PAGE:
Saturday was another day of record-breaking heat in parts of the Southwest U.S. In Texas, Both San Angelo and Midland hit a scorching 104 degrees, setting new daily records. Lubbock hit 100 degrees, breaking their old record of 97. Abilene hit 100 degrees, tying their old record from 1927. El Paso hit 96 degrees, setting a new record there as well.
In New Mexico, Roswell hit 101 degrees which smashed their old daily record of 95 degrees set back in 2012.
Today, record heat will be possible again in El Paso, Midland and San Angelo. Monday will be another very hot day across parts of Texas but on Tuesday, temperatures are set to drop from 20 to 30 degrees in some spots and places like Midland could drop from a high of 103 degrees on Monday to 76 degrees on Tuesday.
Another round of heat will build in the desert in the Southwest and Southern California by midweek. Temperatures will once again be in the 90s for parts of southern California while triple digits will be likely in the desert from Palm Springs to Las Vegas to Phoenix. Daily record highs are likely on Wednesday and Thursday for portions of the region.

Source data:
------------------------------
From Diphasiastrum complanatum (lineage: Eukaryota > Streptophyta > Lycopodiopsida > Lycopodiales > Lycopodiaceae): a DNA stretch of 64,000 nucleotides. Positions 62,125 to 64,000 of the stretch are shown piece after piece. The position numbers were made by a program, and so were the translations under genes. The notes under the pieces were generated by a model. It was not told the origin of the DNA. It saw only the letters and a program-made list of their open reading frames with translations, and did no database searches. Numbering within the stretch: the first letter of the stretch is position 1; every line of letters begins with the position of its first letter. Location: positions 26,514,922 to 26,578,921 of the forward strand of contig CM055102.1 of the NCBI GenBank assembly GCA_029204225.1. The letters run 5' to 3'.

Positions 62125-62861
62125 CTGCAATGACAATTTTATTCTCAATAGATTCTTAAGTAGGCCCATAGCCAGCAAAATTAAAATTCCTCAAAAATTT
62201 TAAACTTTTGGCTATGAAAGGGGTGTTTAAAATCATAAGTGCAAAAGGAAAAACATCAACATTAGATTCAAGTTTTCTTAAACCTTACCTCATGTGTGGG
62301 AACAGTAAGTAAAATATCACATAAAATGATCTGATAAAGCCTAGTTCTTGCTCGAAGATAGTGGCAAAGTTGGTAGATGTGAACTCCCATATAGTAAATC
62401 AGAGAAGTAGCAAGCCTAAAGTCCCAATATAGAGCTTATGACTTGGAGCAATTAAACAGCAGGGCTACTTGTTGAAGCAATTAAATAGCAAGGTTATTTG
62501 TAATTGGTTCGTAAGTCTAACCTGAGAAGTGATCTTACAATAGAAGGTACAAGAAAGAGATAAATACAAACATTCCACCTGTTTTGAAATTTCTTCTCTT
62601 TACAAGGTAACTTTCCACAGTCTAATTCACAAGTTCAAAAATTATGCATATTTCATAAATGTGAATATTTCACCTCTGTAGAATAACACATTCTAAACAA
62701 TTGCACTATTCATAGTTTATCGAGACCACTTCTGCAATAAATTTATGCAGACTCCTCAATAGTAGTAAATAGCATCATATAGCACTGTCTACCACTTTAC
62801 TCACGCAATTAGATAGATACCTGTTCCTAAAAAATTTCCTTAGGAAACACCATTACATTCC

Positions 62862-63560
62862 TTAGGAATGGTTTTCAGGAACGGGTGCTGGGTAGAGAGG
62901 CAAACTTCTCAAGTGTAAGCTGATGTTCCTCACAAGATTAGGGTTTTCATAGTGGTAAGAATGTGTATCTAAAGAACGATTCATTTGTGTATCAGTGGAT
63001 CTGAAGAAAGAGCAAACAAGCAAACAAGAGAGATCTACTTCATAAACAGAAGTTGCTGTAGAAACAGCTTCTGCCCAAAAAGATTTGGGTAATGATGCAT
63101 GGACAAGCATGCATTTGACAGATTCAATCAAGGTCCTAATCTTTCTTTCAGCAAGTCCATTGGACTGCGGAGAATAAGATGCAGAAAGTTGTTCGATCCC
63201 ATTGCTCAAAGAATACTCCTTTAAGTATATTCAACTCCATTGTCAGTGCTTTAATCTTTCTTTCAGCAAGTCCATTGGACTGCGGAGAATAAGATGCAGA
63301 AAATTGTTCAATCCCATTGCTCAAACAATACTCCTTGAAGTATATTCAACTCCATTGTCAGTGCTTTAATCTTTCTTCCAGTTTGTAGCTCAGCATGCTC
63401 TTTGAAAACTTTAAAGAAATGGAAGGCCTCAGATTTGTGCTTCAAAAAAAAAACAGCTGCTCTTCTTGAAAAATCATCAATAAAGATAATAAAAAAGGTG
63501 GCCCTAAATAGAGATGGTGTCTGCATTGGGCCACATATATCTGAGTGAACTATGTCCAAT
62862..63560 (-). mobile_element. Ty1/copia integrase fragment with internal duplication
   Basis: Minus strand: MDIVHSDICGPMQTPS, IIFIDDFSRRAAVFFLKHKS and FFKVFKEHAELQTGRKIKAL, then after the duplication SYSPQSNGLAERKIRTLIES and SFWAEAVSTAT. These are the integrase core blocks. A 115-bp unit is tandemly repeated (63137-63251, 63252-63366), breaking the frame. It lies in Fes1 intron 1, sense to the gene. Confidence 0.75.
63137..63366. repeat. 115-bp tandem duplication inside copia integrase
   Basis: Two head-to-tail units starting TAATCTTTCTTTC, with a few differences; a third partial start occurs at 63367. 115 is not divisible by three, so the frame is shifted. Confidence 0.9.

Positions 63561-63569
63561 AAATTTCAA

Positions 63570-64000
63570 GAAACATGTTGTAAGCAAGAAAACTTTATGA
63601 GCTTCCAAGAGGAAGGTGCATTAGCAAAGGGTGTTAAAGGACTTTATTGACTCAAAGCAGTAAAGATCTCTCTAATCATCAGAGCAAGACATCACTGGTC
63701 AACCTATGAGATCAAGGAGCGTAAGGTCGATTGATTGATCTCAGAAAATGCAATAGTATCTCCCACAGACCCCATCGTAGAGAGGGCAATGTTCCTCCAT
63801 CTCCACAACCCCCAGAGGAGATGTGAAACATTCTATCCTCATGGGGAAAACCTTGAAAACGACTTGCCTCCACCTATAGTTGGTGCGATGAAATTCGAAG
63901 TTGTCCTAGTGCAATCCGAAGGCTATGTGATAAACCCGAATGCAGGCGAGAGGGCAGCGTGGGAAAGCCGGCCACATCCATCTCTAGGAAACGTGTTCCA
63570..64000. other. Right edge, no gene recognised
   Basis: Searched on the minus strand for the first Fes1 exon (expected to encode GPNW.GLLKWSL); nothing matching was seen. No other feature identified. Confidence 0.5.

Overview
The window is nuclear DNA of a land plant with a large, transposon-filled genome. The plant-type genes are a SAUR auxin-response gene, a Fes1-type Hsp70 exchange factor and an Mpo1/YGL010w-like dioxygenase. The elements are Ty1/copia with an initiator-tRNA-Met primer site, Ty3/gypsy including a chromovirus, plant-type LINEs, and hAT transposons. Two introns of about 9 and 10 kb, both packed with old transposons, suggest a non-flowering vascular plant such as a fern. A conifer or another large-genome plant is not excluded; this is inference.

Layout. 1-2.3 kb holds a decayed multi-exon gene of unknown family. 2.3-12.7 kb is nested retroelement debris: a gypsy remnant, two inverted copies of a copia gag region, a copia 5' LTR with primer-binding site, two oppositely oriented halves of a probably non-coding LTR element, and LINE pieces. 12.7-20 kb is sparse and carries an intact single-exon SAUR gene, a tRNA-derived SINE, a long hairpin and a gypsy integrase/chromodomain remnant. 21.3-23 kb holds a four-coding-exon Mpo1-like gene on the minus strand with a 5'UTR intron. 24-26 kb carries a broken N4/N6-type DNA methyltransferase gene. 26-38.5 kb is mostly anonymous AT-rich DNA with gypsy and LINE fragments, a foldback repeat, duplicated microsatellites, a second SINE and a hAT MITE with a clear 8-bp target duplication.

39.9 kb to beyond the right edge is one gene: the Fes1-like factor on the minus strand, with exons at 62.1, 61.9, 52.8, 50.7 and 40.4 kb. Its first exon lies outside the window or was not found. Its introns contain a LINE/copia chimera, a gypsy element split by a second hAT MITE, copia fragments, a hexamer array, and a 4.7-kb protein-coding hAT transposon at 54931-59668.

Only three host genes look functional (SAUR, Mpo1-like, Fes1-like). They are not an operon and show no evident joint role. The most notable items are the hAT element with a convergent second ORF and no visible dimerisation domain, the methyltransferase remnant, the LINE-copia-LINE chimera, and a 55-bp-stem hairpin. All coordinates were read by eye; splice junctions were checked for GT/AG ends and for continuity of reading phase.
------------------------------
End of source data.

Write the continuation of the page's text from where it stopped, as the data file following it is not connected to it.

Meanwhile, for the eastern half of the nation, a cold front will slide into the Tennessee Valley and stretch back towards parts of the Northeast today. While a couple of showers will be possible in parts of New England, New York City and New Jersey, most of the region will be in the warm sector and will see another warm afternoon with some sun breaking through.
However, along the cold front, some strong storms will form in parts of Indiana and Ohio this morning. By this evening, a line of strong storms will form from Kentucky and Tennessee into parts of the Maryland and Delaware. These storms aren’t likely to turn severe but they could pack some gusty winds, heavy rain and lightning.
Tomorrow, a new system will emerge in the plains and bring the next round of severe weather to parts of Oklahoma, Kansas, Missouri and Arkansas. There is a slight risk for severe weather in parts of that region including Oklahoma, Tulsa, and Springfield. Strong winds and large hail will be the main threat. A couple of brief tornadoes will also be possible.
Of note, today is 21st anniversary of the May 3, Moore, Oklahoma tornado. The F5 tornado was on the ground for 38 miles and killed 36 people as the violent storm moved through central Oklahoma. The weather event would become a significant influence in terms of tornado preparedness and prediction.
Record breaking heat in continues in parts of the Southwest originally appeared on abcnews.go.com